Drusilla regretted that she had called Murgatroyd ‘odious and oleaginous‘.
She didn’t regret having said that he was trying to live the life of Grey
Gowrie, or Tam Dalyell, without having the accompanying political acumen.
She didn’t regret saying that because it was true.
She had sent him an Easter card to symbolise a resurrection in their
relationship and hoped to go and visit him in his pele tower at Whitsun.
When are you going to open that present from Aunt Augusta? her mother
Yes, do open it. We are both dying to know what it is, said Sonia.
Again, Dru thought that if Sonia was a competent clairvoyant, then she
should know what was inside the wrapping.
Oh, all right. Aunt Augusta said not to get too excited.
She went upstairs to fetch it.
They watched round the kitchen table as she tore off the greying
bubble wrap and gasped as a small egg almost rolled over the edge.
Careful! cautioned Sonia, catching it and thereby revealing a reflex
somewhat quicker than the others’, perhaps indicating foreknowledge.
That’s a surprise, said Diana. I thought it would be some cheap bauble,
but it looks for all the world like...
a Faberge egg, supplied Sonia. Maybe it is one of the missing ones.
…worth $20 million, scoffed Dru. I don’t think so.
No, but if you look at it closely, Sonia persisted, it has a little portrait
..which looks remarkably like Gus- if he had a beard! He did grow one
when he was younger and..
What do you think it’s made of? interrupted Dru. Alabaster?
Some kind of nephrite, perhaps, postulated Sonia.
Let’s Google missing Faberge eggs, said Diana. One never knows!
Ever the optimist, sighed Dru, picking up her tablet. She typed in
‘lost Faberge eggs.’
Oh my goodness! she screeched. Read this. She passed the tablet
over to her mother.
Where? What? What bit do I read?
Look! ‘The lost Emperor Nephrite egg with its golden base decorated
with diamonds and medallion portrait of Alexander III..’
Let me see! Let me see! Sonia pushed in.
I’m reading about Alexander III, Dru held her off. It says that he was
an amateur musician and a patron of ballet. He lacked refinement, was
gruff and had a straightforward way of expressing himself.
Sounds like your father, Diana nodded.
He had something of the muzhik about him..Dru went on. Known as
‘The Peacemaker’, he fought no wars, though he had a weighty burden of
Just like your father in that school, Diana agreed.
‘He could give a look as cold as steel’..I’ve seen him do that in a classroom
situation, continued Dru. Especially when faced with that Boothroyd-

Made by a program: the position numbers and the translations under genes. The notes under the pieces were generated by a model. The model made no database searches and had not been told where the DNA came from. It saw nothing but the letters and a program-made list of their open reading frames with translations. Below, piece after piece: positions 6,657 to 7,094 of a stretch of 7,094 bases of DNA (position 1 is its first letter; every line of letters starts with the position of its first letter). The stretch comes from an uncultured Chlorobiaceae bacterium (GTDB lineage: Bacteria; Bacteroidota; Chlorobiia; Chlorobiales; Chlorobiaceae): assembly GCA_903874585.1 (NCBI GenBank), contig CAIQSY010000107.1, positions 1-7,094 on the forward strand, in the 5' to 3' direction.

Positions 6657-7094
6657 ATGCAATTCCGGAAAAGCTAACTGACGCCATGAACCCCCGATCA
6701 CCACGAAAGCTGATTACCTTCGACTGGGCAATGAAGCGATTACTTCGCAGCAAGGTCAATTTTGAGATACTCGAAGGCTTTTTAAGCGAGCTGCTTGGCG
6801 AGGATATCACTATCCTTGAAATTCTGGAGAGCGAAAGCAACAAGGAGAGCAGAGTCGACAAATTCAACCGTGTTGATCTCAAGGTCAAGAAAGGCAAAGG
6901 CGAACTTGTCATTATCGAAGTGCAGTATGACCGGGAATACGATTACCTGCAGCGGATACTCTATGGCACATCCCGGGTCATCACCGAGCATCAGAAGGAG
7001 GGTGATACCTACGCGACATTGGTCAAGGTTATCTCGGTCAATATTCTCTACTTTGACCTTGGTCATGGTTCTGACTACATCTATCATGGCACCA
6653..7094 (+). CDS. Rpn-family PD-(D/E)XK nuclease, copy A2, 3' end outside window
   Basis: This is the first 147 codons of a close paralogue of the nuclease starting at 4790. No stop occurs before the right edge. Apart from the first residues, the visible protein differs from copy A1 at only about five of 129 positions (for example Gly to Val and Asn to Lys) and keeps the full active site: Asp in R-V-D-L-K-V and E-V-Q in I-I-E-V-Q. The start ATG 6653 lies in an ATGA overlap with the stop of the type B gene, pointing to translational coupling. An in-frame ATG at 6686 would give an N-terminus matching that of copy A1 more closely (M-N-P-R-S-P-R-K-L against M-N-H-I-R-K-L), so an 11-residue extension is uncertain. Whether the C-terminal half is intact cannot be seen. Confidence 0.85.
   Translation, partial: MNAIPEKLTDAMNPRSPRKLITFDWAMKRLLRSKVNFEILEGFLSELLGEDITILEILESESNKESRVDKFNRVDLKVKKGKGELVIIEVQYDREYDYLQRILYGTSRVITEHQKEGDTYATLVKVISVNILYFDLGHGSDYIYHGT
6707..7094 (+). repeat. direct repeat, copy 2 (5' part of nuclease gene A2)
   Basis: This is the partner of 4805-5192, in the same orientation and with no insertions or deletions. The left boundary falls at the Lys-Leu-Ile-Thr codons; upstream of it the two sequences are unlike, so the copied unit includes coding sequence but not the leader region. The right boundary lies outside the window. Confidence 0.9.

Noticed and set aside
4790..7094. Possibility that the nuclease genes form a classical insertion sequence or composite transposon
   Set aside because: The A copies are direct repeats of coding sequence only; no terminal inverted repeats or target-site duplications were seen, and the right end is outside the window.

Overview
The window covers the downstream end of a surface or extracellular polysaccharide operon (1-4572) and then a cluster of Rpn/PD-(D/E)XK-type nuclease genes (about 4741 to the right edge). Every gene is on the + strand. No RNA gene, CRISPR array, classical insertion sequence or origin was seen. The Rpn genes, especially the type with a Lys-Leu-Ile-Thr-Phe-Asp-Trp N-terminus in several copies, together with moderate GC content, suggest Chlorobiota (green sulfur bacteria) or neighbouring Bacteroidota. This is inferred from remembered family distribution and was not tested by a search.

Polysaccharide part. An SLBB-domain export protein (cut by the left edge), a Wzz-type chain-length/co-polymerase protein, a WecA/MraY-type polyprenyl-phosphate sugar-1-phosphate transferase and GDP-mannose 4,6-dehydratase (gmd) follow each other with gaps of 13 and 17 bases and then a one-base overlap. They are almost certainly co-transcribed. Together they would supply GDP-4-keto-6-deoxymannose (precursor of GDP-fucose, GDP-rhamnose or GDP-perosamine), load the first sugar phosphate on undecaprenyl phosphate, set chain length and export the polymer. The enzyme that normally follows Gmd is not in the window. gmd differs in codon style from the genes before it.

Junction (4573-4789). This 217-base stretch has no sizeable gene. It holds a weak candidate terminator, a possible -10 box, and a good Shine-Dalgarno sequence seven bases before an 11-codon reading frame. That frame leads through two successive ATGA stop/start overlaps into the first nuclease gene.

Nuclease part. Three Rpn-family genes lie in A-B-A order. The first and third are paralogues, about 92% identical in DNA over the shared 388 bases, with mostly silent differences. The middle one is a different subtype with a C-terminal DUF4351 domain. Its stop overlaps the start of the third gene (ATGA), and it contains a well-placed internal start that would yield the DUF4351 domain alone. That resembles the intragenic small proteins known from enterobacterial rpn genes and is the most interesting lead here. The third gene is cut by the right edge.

Smythe boy. And-wait for it!- he reversed the liberalisation of his
predecessor, saying that the best means of averting war was to be
prepared for it.
Who said that? Sonia was confused.
Alexander III, Dru clarified.
Hmm, well it’s a pity that NATO is not paying heed to his wisdom, said
‘Dithering’ is le mot juste.
So, Sonia wanted to understand the situation, this was picked up by your
grandmother in a souk in Istanbul?
Not my grandmother. We just thought that she was.
Nevertheless, it was found before 1920?
Apparently. She must have given it to Augusta. It’s probably Fauxberge.
What’s the difference? asked Diana.
About $20 million! Dru was feeling cynical.
So how did it end up in a souk? Sonia looked puzzled.
It was probably stolen from a Soviet Fine Art Repository, Dru
said in exasperation. How should I know?
You’ve been watching Octopussy, Diana criticised her. There are fakes,
but there is probably on-line advice as to what to look for.
That’s what I’m searching for, replied Dru. Yes, here’s a site that
mentions A La Vieille Russie. A guy called Peter L Schaffer says some
of these finds can be like a curate’s egg- good in parts, presumably.
Who is he? asked Sonia.
A New York business specialist, read Dru. He says it shouldn’t be too
good to be true. Tatyana Faberge, the grand-daughter, authenticates
them. ‘Beware of lasers which can trace real marks onto fake pieces,’
they advise. There shouldn’t be any rough edges and the diamonds
should be single cut.. The real hot pink is unique.
So, if it is a fake, will it be destroyed like that Chagall painting that was
submitted for authentication in Paris? Diana asked.
They don’t seem to mind so much, Dru read on. Some can still be worth
Do you know who might have contacts that would help? said Diana
Murgatroyd, replied Dru.
Exactly. Maybe you should go up and see him and take it with you.
I was going to say that, lied Sonia.
Maybe at Whitsun then? suggested Dru.
Why not? Whitsun would be a good time. She already had her train ticket.
Cadbury's Creme egg, Call the Midwife, Cato, coronet, De Agri Cultura, Discovery Trail, Easter Bunny, gastropod, Gladstone bag, Istanbul, Judas, kelim, Laetare Sunday, Mary Berry, marzipan, mollusc, onesie, Paralympian, placenta, plakous, plebeian, Simnel cake, souk, Thornton's chocolate, Tortoise and Hare, Wyvern Mote
Great-Aunt Augusta was ready and waiting for them. She was
ensconced in her usual corner of Snodland Nursing Home for the
Debased Gentry and the tea trolley had been parked beside her little
Her gimlet eyes had already detected the Thornton chocolate egg that
Drusilla was bearing. The old lady smiled broadly and greeted them with